Skeleton athletes already had their trials but also competed in the North American Cup, where four-time Olympian and 2012 world champion Katie Uhlaender rebounded from narrowly missing the World Cup squad to win her first two international races since the 2018 Olympics.

The U.S. teams for the World Cups:

WOMEN 

Pilots: Reinbolt (USA 1), Humphries (USA 2), Joplin (USA 3)

Push athletes: Gibbs, Hoffman, Jones

MEN

Pilots: Bascue (USA 1), Church (USA 2), Geoff Gadbois (USA 3)

Push athletes: Williamson, McConnell, Adrian Adams, Chris Avery, Michael Fogt, Kris Horn, Dakota Lynch, Jimmy Reed, Kyle Wilcox

The World Cup series begins Dec. 7-8 in Lake Placid.

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Olympic bobsled team includes Green Beret, ex-Michigan running back

Sam McGuffie
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The U.S. Olympic men’s bobsled team includes a Green Beret.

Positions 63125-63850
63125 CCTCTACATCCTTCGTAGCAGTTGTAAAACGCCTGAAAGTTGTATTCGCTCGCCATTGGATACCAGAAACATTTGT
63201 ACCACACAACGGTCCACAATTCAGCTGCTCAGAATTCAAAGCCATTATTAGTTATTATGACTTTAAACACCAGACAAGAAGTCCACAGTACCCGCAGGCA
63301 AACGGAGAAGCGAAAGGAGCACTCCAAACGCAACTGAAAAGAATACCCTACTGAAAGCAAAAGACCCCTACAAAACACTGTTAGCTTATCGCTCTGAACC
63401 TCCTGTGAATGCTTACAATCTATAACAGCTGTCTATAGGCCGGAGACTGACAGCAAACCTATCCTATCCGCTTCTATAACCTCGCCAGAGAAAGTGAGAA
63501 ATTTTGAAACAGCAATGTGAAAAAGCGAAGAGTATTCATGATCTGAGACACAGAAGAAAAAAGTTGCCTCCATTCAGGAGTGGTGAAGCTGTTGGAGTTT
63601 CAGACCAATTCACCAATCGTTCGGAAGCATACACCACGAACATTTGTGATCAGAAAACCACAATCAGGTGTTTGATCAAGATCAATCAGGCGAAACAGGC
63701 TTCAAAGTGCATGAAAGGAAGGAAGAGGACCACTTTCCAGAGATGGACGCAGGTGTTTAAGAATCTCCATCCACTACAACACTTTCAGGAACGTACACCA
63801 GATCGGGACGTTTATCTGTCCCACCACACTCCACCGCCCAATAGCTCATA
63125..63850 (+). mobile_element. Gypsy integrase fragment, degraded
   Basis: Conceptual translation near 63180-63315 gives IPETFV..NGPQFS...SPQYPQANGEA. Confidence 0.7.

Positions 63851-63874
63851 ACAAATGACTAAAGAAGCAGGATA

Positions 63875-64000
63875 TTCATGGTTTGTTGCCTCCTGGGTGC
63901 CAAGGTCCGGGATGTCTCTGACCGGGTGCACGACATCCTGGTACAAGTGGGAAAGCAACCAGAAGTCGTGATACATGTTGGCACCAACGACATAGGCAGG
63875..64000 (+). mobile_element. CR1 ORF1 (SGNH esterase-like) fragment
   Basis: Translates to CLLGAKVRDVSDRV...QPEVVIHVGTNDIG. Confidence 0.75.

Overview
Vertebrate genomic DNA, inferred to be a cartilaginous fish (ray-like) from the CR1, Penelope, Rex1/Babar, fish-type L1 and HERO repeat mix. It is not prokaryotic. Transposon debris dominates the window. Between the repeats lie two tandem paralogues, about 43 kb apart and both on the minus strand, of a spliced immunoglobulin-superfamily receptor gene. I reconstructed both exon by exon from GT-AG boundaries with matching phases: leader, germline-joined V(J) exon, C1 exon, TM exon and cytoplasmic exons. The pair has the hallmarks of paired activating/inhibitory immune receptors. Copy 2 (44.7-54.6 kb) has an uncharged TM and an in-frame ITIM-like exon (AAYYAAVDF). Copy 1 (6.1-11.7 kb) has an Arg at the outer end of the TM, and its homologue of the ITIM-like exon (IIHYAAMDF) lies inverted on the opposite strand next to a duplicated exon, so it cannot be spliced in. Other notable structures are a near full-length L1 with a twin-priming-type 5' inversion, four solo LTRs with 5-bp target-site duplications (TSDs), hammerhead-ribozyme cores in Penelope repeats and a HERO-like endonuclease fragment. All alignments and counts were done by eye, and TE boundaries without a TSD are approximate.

Nate Weber, a 31-year-old Sergeant First Class in the U.S. Army, made his first Olympic team.

As did Sam McGuffie, a former highly recruited running back who played at Michigan and Rice.

They join a team that includes Olympic champion Justin Olsen and Sochi medalists Steven Langton and Chris Fogt.

The drivers are Olsen, Nick Cunningham and Codie Bascue.

Weber, McGuffie, Langton and Fogt are push athletes, along with Evan Weinstock, Hakeem Abdul-Saboor, Chris Kinney, Sam Michener and Carlo Valdes.

The full driver and push athlete combinations:

Four-Man
Bascue-Weinstock-Langton-McGuffie
Cunningham-Abdul-Saboor-Kinney-Michener
Olsen-Weber-Valdes-Fogt

Two-Man
Bascue-McGuffie
Cunningham-Abdul-Saboor
Olsen-Weinstock

It’s the first U.S. Olympic bobsled team without Steven Holcomb since 2002. Holcomb was found dead in his Olympic training center room on May 6. He was 37.